Natural Systems

MIT is situated in a unique urban setting with a dense population, abutting the Charles River. We strive to ensure that MIT invests in the protection and enhancement of the surrounding ecosystems while promoting the human health and well-being of our community. MIT’s decision makers will consider the interconnectedness of our natural systems and the urgent need to plan the built environment with these interconnections in mind in order to create a resilient, adaptive campus for the future.


Human health and ecosystem resilience are deeply impacted by the quality of air. MIT recognizes that clean indoor and outdoor air are critical components of a sustainable campus. The Institute is continuously working to promote a high level of air quality by minimizing sources of air pollution in its operations, through efforts such as: reducing greenhouse gas emissions from burning fossil fuels; and following high performance building construction and operation standards for designing and maintaining proper ventilation systems and for selecting materials, furnishings, and cleaning products that are used inside of buildings.

Greenhouse Gas Inventory

Campus greenhouse gas emissions are an important measure of MIT’s environmental impact.  An innovative analysis and inventory of the Institute's greenhouse gas emissions – originally conducted as an MIT graduate thesis – established a solid foundation on which to develop a comprehensive mitigation program. The inventory, completed in 2003 and updated through 2005, highlighted the opportunities for taking immediate action to reduce our greenhouse gas emissions. MIT is currently working on an updated and more comprehensive analysis of its greenhouse gas emissions to be completed in 2014.

Regulatory Air Programs

The federal government enacted the Clean Air Act in order to protect and enhance the quality of the nation’s air.  The Clean Air Act requirements are applicable to any system at MIT that might be a source of air emissions, such as boilers, emergency generators, water heaters, space heaters, and parts cleaners.

MIT’s Environmental Management Program (EMP), administered by Environment, Health and Safety (EHS), assists the Institute’s departments, labs, and centers with air emission requirements to which they might be subject to and provides mechanisms to meet those requirements. Visit the EHS website for more information.


MIT strives to manage its land resources in ways that promote healthy, balanced, and diverse ecosystems. In its operations, the Institute works to create and maintain productive, lively, and sustainable green spaces, conserve water and soil, manage stormwater sustainably, minimize the use of chemicals in grounds management, and conduct GIS analysis of land systems.

Pocket Gardens and Green Space

The Department Facilities seeks to enhance the campus landscape and implement sustainable gardens in harmony with the setting, seasonal interest, and microclimate. The Department of Facilities carefully plans for green space in its new construction projects and is focused on rehabilitating previous industrial sites on campus. Within the campus there are also many pocket gardens for the students and staff to relax and enjoy.  To read more, visit here.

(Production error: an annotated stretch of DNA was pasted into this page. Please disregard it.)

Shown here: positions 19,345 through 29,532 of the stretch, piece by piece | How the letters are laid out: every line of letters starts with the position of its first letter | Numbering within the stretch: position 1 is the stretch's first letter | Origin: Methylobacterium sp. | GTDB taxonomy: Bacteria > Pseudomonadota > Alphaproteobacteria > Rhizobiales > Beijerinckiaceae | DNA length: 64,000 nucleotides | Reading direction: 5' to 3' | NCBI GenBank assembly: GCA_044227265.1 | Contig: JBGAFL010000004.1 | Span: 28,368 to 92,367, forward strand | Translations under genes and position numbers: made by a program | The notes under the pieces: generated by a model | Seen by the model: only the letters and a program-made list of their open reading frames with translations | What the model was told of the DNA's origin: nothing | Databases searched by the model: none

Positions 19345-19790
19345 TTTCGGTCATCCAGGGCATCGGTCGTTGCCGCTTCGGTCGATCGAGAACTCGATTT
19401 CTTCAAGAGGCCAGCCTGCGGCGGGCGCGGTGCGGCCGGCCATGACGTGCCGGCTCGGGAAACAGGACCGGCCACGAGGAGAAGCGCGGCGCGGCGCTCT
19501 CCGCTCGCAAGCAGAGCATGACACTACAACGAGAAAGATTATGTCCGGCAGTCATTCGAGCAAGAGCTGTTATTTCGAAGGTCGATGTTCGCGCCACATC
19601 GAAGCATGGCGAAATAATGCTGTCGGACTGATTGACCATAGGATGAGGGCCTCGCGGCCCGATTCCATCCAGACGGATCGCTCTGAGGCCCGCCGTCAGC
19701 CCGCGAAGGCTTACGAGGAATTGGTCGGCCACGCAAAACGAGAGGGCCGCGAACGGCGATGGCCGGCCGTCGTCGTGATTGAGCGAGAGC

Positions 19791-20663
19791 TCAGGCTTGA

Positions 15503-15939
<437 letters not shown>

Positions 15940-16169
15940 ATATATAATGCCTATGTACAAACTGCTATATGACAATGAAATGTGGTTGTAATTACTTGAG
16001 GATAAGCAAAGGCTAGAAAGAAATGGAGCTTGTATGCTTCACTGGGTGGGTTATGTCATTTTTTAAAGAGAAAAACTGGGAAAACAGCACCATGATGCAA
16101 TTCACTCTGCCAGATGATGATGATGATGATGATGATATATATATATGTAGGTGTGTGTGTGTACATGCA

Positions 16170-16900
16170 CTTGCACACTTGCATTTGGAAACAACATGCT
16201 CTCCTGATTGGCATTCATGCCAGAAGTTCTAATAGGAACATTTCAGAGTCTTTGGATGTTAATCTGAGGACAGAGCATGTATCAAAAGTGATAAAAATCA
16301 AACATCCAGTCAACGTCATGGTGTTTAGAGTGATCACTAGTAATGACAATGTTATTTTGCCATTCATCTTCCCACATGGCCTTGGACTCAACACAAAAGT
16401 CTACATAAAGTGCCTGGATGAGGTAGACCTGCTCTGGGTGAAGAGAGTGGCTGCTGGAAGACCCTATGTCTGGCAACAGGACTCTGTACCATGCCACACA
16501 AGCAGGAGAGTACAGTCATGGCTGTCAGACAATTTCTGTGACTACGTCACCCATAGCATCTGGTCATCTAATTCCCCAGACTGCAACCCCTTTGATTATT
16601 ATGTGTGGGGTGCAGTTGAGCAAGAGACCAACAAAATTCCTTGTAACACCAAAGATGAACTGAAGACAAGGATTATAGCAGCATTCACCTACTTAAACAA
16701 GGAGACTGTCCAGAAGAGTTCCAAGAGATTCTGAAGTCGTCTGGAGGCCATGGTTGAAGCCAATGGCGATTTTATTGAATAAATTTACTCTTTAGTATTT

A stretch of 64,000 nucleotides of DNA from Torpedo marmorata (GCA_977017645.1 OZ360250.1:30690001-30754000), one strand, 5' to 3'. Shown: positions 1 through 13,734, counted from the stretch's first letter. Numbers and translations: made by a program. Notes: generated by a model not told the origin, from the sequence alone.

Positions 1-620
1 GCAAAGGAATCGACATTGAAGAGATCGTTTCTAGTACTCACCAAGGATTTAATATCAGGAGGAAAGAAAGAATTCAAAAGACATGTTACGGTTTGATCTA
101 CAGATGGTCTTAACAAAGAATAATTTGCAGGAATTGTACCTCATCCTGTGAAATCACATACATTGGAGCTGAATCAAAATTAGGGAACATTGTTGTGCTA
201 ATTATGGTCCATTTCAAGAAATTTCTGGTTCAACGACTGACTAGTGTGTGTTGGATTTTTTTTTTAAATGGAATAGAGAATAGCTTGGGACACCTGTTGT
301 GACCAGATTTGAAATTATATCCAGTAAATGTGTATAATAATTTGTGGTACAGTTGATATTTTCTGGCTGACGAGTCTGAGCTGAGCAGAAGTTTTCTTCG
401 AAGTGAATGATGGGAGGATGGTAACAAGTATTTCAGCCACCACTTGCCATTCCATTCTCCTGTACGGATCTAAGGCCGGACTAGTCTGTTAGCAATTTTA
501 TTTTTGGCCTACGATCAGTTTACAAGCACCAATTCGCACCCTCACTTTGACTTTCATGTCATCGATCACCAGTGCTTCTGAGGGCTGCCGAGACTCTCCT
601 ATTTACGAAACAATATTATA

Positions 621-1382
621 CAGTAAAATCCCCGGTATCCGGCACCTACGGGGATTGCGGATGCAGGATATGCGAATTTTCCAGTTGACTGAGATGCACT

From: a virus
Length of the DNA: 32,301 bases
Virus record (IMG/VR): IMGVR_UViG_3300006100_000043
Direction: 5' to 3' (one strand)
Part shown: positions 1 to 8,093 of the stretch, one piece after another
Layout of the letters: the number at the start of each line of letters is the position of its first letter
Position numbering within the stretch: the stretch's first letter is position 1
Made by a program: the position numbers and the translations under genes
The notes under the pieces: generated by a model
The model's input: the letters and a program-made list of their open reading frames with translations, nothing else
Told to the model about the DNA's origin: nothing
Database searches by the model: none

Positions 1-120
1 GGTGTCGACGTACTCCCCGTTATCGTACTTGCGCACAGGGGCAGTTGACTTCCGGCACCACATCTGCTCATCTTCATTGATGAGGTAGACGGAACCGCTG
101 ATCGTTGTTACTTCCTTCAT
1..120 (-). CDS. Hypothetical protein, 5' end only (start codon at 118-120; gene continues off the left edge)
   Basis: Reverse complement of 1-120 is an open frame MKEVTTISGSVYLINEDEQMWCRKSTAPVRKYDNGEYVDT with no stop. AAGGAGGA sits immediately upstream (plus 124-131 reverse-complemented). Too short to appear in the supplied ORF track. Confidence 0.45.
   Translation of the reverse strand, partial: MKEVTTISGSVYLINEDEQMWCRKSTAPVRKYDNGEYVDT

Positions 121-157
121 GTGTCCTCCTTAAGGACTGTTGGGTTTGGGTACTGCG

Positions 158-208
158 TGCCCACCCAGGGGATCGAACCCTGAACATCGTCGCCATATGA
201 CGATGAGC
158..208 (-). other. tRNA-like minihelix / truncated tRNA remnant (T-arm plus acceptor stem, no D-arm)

Community Gardens

In 2008, MIT began a community garden program – now in its fifth year—spearheaded by MIT Police Sgt. Cheryl Vossmer and Libraries Administrative Assistant and Public Service Support Associate Ryan Gray at the Albany Street Garage. In its inaugural year, 32 community members participated with approximately 55 plots – each consisting of one EarthBox, a low-cost, compact and water-efficient growing container about the size of a large suitcase. Harvested crops include tomatoes, eggplants, peppers, herbs and more.  The majority of the faculty, staff, and students participating in the gardening programming are first time gardeners, learning new skills and knowledge about the production of local food. Gardeners donate a portion of their harvest to Food for Free and the CASPAR shelter.



MIT understands that water is a finite natural resource and that clean water is critical to healthy ecosystems and people. MIT strives to pursue sustainable water management strategies across the campus systems that use water, such as energy production, heating and cooling, restrooms, drinking water faucets, showers, cafeterias, laboratories, landscaping, and more.  MIT is taking steps to reduce consumption of potable water, deploy effective stormwater management strategies, and protect the local and regional water infrastructure.

Water conservation

MIT works extensively to reduce its water usage through a variety of strategies, including the deployment of technologies such as: installation of low-flow shower heads and toilets and educational signs efficient washing machines; and installation of a centralized irrigation system at the Stata Center, which uses weather data to control water flow and can identify leaks and cut off water flow in order to minimize watering.  

These initiatives have saved MIT 70,000,000 gallons of water per year and have helped MIT’s water usage fall 60 percent between 1997 and 2005. 

Rainwater harvesting

Rainwater harvesting and reuse systems are in place in the Brain and Cognitive Science Building and Stata Center where reclaimed water is used for irrigation and toilet flushing. MIT won a 2010 Cambridge GoGreen award for the Stata Center’s stormwater management successes.

Charles River

MIT has also played a role in the ongoing revitalization of the Charles River in response to the EPA’s Clean Charles River Initiative.  The Institute has joined with the Boston area community for stewardship activities including numerous river cleanup events, water sampling for the Charles River Watershed Association, and stormwater management on campus.